Lords of Waterdeep: A council of sixteen members who keep their identities secret rules Waterdeep. The Lords appear in public only when masked and magically protected from divinations and other forms of magic. Piergeiron the Paladinson (LG male human Pal15 of Tyr), Warden of Waterdeep and Commander of the Watch, is the only Open Lord (unmasked), and his palace in the center of Castle Ward is the seat of government. Speculation on the identity of the other lords is a sporting pastime in Waterdeep. All that is certain is that they are competent and fair rulers, which is more than most cities could hope for, much less other cities whose rulers wear masks.
Watchful Order of Magists and Protectors: All wizards and sorcerers must join this semiguild in order to practice magic in Waterdeep. Membership costs 40 gp, with no yearly dues. Members can purchase rare magical components and some magic items at the Tower of the Order, the headquarters of the guild.
Major Geographical Features
Waterdeep commands the countryside for thirty or forty miles about, but the city itself is the chief feature. Waterdeep is divided into several major sections known as " wards," each of which contains innumerable businesses, residences, or other buildings.
Castle Ward: Castle Ward, at the center of the city, includes Mount Waterdeep, its castle, the Palace of Waterdeep (occupied by Piergeiron), and the homes of some prosperous Waterdhavians.
Dock Ward: Compared to the rest of the city, Dock Ward is dirty, smelly, clumsily built, and dangerous. In the words of Elminster himself, Dock Ward is a "riotous, nigh-perpetual brawl that covers entire acres, interrupted only by small buildings, intermittent trade businesses, an errant dog or two, and a few brave watchguards (who manage to keep the chaos from spreading beyond the docks), the whole lot wallowing in the stench of rotting fish."
North Ward: North Ward is primarily the home of the wealthy middle class, lesser nobles, and well-to-do merchants.
Sea Ward: The wealthiest ward of the city, Sea Ward is home to noble families. It features broad streets, wondrous statues, bright and expensive shops, and its own arena, the Field of Triumph.
Southern Ward: Also known as Caravan City, the Southern Ward serves as the staging, loading, and unloading zone for caravans passing through the southern gates into the city. "South," as it is known to locals, is well patrolled by the City Watch and accustomed to providing newcomers to the city with lodging, information, food, and entertainment.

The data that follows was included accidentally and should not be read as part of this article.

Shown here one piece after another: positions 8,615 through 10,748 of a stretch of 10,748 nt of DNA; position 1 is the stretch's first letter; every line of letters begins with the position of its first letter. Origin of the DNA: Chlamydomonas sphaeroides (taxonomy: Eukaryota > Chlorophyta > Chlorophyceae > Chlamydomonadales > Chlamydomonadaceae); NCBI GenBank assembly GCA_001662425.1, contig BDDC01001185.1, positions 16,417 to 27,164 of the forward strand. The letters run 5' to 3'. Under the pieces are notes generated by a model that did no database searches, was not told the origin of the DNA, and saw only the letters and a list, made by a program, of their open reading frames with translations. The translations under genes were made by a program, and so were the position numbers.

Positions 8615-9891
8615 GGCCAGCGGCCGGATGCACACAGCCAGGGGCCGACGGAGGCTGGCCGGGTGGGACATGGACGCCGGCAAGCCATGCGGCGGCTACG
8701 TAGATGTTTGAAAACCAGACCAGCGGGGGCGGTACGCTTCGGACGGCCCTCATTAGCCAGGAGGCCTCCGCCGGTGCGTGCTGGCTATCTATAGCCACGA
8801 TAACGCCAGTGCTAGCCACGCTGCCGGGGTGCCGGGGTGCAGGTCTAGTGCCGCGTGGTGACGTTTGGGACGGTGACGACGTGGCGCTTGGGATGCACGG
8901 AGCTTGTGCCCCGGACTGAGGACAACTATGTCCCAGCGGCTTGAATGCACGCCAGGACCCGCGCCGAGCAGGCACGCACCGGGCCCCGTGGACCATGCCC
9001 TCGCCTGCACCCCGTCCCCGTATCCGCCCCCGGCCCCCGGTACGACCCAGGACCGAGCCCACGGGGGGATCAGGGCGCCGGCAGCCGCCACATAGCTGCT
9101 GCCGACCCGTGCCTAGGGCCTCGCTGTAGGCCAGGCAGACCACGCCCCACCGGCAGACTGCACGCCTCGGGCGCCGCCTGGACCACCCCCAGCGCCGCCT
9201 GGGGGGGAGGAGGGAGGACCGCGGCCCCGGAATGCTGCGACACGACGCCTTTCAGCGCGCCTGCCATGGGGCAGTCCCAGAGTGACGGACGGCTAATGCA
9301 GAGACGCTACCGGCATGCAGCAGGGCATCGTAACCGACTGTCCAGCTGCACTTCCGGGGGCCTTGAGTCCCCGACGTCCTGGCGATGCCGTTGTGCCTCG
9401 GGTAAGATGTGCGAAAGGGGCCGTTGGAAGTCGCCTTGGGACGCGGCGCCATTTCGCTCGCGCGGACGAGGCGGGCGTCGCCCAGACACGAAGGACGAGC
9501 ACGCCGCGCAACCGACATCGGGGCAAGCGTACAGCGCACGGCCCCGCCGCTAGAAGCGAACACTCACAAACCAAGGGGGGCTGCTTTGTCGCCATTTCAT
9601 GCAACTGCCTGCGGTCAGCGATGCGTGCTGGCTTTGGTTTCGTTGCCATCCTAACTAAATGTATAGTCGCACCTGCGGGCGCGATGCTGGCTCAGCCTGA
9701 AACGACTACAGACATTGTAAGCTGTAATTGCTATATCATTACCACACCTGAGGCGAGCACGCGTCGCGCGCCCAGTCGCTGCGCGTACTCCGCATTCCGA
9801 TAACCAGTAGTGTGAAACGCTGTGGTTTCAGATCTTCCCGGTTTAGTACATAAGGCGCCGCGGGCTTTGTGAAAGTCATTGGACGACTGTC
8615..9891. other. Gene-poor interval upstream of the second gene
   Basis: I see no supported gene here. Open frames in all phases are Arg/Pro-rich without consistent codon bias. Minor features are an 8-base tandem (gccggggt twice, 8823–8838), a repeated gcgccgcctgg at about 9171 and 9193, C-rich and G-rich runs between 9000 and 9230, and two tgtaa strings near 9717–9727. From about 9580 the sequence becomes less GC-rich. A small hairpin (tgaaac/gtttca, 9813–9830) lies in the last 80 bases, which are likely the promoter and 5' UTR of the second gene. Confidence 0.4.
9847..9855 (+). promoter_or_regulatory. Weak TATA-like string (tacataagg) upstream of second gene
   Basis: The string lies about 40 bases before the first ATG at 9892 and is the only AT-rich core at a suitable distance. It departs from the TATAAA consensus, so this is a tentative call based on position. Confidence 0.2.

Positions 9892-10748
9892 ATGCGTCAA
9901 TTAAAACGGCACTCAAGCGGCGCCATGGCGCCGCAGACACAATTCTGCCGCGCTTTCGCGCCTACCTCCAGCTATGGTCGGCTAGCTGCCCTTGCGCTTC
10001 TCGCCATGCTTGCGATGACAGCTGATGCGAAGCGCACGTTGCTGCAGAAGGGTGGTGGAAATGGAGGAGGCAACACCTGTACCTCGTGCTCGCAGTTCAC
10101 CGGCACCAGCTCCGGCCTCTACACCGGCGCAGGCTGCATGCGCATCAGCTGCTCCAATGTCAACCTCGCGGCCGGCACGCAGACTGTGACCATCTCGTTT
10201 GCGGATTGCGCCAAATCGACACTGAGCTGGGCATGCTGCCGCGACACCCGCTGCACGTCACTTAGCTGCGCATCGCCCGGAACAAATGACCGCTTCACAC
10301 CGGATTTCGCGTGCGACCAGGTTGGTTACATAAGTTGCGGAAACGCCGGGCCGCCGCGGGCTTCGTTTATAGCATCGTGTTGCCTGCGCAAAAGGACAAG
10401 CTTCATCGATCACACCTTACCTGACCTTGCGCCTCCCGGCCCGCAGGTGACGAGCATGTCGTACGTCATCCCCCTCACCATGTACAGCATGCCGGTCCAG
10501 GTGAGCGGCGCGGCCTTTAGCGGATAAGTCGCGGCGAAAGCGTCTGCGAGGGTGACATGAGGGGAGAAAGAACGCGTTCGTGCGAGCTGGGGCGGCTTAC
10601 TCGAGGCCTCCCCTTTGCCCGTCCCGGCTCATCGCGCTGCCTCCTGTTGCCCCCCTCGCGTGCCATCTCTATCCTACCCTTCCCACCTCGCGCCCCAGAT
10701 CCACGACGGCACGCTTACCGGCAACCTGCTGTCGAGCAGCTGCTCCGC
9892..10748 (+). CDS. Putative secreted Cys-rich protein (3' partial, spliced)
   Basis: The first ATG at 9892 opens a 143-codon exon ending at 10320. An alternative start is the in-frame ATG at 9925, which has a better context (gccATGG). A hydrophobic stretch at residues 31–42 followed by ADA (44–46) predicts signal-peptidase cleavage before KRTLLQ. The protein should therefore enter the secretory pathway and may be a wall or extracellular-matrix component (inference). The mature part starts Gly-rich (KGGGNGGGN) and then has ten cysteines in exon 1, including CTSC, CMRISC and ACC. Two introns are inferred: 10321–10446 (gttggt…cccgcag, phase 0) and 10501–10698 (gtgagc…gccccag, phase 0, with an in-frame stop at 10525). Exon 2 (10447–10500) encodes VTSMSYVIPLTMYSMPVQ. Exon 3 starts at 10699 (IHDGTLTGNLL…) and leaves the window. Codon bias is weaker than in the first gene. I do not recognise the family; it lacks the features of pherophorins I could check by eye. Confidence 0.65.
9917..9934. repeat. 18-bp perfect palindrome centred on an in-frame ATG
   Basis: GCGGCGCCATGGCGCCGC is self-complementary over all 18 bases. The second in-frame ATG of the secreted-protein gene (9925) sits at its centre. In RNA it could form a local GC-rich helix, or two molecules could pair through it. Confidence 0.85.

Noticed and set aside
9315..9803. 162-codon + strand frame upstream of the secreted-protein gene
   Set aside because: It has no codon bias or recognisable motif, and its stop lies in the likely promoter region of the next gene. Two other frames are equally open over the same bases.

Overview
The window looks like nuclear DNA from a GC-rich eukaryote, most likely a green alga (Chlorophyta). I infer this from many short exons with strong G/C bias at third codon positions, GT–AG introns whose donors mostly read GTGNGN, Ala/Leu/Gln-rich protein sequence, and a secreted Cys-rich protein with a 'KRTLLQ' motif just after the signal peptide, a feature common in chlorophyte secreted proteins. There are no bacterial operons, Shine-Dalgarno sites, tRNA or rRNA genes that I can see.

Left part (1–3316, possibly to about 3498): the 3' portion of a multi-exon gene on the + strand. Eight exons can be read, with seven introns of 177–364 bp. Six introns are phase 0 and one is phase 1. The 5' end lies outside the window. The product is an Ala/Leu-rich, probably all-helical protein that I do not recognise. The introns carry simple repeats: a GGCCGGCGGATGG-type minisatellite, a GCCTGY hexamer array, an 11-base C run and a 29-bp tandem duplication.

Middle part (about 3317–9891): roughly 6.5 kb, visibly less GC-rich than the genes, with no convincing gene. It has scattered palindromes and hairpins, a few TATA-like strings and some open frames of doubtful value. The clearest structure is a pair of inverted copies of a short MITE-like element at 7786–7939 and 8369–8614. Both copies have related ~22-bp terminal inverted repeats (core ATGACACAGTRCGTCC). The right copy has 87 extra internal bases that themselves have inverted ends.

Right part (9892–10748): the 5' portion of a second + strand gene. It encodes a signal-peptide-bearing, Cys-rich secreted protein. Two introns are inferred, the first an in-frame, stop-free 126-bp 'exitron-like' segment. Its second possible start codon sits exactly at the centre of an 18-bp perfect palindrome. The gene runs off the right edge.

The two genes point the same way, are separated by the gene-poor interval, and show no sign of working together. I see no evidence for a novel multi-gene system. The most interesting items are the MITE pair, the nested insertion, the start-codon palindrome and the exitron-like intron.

Trades Ward: Waterdeep's commercial section never truly closes, and work stops only during festivals. By night, candles, lanterns, oil lamps, and continual flames keep Trades Ward's streets and shops glowing, with staff who sleep by day to sell to those who shop by night. The city's major guilds have their headquarters in Trades Ward, near the businesses they work for or own.
Adventure awaits around every corner in Waterdeep's streets, or a short ride away in the Ardeep Forest or Sword Mountains.
Castle Waterdeep: High on Mount Waterdeep, this great fortress bristles with mighty catapults that repel invaders who attack through the harbor. The most recent victims of the castle's bombardment were the sahuagin that attacked in 1369 DR. Both the City Guard and the City Watch are headquartered in Castle Waterdeep.
City of the Dead: A huge cemetery, the City of the Dead is open to the public during the day and sealed off and patrolled at night. Citizens and strangers who want their deeds to go unobserved operate in the shadows of the tombs. The graves themselves benefit from various levels of magical protection -- some tombs are actually doorways into magical planes, pocket dimensions that cannot support life but serve as burial zones for unlimited numbers of honored nobles and fondly remembered commoners.
New Olamn: One of Faerûn's few bardic colleges, New Olamn occupies the site of former mountaintop villas on Mount Waterdeep. With luck, this newly reopened incarnation of the college will rival the schools in Silverymoon.
Undermountain: Before the founding of Waterdeep, a wizard settled on the slopes of Mount Waterdeep with seven apprentices. None know the origins of Halaster Blackcloak, the Mad Wizard, but he's said to have devised many spells now widely known. Halaster summoned and bound creatures from other planes to build his tower.